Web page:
I work closely with real estate agents every day. Dozens of my closest friends are real estate agents and a lot of agents cringe at the term FSBO (For Sale By Owner).
And I put my home on the market to sell it myself. I was a FSBO.
Before you panic, there are a couple things I want you to know. First, I didn’t end up selling it because I didn’t get the new house I wanted. Second, I had done this before. And third, from my unique position here at Adwerx, I was actually doing this more so as an experiment in going behind the scenes than trying to save money. I love and value real estate agents after all.
It was quite the experience. I learned so much that I want to share some intel with you, my real estate professional friends.
My name isn’t Fizz Bo.
Being part of Facebook groups and conferences, I know the real estate vernacular. And I know the homeowners who sell their own home are simply called FSBOs. That’s a cute little bit of shorthand and is great for talking amongst yourselves. But I wonder if this nickname hasn’t served to remove a bit of the empathy from working with these folks.
As soon as my house listing went live, I started receiving calls from agents. A LOT of calls. And I’ll honestly say I wasn’t impressed.
I’m well aware that selling a house without an agent could cost me time and money. But if I’ve made the decision to try it myself, you probably have two goals in calling me: first, you want me to change my mind and second, you want me to remember who you are so when I fail, I call you back.
But that’s not quite how it went.
I don’t think one agent who called me asked why I was selling my home. Or asked anything else about me, for that matter. The majority simply asked to speak to the homeowner, and proceeded to admonish me for listing on my own.
Is that how you earn trust and forge connections? Me neither.
There’s more to marketing my home than the MLS.
After berating me for even considering a FSBO, most agents told me they could put my home on the MLS.
And that’s about it.
I kept waiting for the unique pitch or the differentiator. Something to help these agents stand out. Little did they know they were talking to a veteran PR and marketing professional. This could have been easily determined with just one quick google search to warm the call. But if this is the experience of regular, everyday FSBOs, then can you blame them for not hiring you?
Here are the things I can (and in most cases, did) do myself:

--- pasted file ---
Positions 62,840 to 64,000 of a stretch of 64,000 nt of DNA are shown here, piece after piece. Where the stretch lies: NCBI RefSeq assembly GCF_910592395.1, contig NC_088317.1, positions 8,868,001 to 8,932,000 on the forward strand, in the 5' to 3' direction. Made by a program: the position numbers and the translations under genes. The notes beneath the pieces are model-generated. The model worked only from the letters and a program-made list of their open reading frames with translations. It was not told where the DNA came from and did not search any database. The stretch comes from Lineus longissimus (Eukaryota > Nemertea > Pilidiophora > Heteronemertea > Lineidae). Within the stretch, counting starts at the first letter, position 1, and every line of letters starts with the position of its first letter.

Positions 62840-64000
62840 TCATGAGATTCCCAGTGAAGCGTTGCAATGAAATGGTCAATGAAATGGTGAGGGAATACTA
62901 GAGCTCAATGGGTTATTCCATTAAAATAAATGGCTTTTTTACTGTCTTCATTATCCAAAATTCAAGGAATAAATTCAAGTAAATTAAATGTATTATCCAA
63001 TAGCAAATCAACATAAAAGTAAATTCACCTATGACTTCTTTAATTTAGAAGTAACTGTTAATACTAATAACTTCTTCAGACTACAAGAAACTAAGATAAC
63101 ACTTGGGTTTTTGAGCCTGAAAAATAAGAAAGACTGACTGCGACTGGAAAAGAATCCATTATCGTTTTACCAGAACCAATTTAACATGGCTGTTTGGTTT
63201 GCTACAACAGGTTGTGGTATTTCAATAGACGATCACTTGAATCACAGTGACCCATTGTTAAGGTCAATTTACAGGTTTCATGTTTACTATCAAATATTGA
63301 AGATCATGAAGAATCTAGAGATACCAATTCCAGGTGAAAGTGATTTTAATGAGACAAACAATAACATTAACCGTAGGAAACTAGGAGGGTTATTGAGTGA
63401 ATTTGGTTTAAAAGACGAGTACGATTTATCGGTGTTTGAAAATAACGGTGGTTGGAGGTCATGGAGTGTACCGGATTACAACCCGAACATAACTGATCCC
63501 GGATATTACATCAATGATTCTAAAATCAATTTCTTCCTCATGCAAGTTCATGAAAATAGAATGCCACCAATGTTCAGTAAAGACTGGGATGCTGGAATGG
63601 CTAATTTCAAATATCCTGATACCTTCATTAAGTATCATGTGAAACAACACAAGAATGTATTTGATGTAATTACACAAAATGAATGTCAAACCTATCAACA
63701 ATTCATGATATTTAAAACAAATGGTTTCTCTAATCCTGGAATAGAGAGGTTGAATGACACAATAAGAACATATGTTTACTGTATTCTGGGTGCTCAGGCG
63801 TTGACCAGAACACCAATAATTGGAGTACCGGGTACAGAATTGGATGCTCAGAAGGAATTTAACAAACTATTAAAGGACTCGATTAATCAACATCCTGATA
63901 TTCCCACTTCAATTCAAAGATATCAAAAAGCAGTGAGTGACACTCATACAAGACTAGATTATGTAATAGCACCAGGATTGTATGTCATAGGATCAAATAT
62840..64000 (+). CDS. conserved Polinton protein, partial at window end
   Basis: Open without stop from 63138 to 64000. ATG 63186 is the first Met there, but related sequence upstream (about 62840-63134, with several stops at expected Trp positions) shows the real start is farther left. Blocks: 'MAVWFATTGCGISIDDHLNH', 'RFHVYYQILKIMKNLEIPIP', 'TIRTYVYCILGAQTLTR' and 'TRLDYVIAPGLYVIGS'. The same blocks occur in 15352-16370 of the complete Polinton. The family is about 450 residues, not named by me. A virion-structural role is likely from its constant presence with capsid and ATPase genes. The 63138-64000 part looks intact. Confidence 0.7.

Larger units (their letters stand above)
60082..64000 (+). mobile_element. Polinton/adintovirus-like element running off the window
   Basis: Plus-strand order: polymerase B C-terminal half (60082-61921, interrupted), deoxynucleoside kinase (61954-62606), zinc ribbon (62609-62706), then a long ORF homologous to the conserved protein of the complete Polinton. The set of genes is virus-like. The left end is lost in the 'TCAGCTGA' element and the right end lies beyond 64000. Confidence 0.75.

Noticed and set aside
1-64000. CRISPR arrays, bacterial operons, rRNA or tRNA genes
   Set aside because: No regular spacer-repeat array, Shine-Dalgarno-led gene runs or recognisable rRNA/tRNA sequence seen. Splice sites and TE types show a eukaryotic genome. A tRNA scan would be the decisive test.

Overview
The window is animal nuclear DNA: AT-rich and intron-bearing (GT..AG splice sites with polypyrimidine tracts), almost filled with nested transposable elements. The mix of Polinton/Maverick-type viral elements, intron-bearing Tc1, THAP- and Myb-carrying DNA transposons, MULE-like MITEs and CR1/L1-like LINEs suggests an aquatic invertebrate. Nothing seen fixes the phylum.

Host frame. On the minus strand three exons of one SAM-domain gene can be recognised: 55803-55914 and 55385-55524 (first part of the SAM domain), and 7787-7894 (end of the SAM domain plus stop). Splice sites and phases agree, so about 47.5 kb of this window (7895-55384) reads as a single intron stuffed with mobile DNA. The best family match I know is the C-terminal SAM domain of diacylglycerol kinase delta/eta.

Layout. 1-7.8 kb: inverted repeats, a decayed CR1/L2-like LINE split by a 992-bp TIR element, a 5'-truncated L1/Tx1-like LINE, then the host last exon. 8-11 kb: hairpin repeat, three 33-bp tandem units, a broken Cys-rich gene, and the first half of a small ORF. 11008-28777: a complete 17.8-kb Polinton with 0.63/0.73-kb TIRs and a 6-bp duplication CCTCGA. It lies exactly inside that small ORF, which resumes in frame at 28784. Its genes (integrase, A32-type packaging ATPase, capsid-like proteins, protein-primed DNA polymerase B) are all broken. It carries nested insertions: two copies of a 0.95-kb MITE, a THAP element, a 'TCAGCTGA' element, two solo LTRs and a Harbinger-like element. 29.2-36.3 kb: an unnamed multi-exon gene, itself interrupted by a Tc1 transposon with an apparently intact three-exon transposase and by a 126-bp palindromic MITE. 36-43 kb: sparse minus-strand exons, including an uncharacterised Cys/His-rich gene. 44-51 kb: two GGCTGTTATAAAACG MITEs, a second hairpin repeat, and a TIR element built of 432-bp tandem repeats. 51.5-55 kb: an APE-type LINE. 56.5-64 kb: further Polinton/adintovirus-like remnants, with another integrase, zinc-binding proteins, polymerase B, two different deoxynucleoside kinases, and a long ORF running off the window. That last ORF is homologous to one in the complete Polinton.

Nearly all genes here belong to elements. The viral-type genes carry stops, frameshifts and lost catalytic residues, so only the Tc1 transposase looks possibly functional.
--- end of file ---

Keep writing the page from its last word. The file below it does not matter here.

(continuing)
- List my home on the MLS in my state with just a small fee (I didn’t even have to do this, it sold so fast!)
- Advertise my home on Facebook with an Adwerx listing ad
- Get professional photos and video from my buddies at Houselens
- Build a single listing landing page, thanks to Houselens again
- Schedule and host an open house and used Spacio to collect email to pop into a targeted sphere campaign for follow-up
- Promote the listing in local groups and on a super-powered Raleigh Referrals and Recommendations networking group, run by my friend Steven David Elliot.
I got over 2,200 views in less than 24 hours by dropping that landing page link into all the local mommy channels. Houselens told me my landing page was their top page for a week!
Granted, not every FSBO has the know-how or even the interest in doing what I did. But if FSBOs are part of your strategy, you should assume they are both interested and capable. Think the best of them, and that will show through.
Here’s what I would have loved to hear from the agents who reached out to me as a FSBO.
- Your name. That sounds simple enough, right? But at least a dozen agents launched into their script without even introducing themselves.
- My name. I’m not “the homeowner.” I’m Molly. And my name was on the listing. It’s easy to pronounce.
- Genuine enthusiasm. The overall tone of the calls I received was one of disbelief and skepticism. Who wants to talk to someone like that?
- A unique strategy. Give me a taste of what it would be like to work with you. Have a wow fact or demonstrate your expertise in a way that is honest and of value to me.
Buying and selling a home is one of the most emotional times in anyone’s life. And you don’t know why I have to sell my house. There could be a sad reason. Or there could be a happy reason, which I was lucky enough to have.
Not one agent made an emotional connection with me so that I would retain their name for a call when my sale doesn’t happen, or even for a referral when someone I know wants to buy or sell. That is a missed opportunity.
I got a buyer. But in the end, I didn’t sell.
Long story short, I didn’t end up selling my home. I found a great buyer, but not a great home to buy for myself. So I’m staying put for now. But when I do decide it’s time to sell, be ready. Because I want to know why being a FBSO isn’t as wonderful as being your client. It’s still a chance to make a new connection.
Wow! There has been some amazing engagement and conversation around this topic in the social world. Thank you to all who chimed in. Just to clarify, we at Adwerx are the ultimate raving fans of the role agents play for homeowners. In fact, we celebrate agents in our #BeTheSherpa series, where we highlight individual agent’s stories and how they continue to be relevant and valuable through their expertise. And Molly was certainly an outlier in her experience as a FSBO, in that she had a cadre of trusted advisors who are real estate experts that she consulted with before doing this on her own.
Watch for our follow-up on what does work when talking to FSBOs and a collection of stories from agents who have cut through the scripted responses and created that critical emotional connection.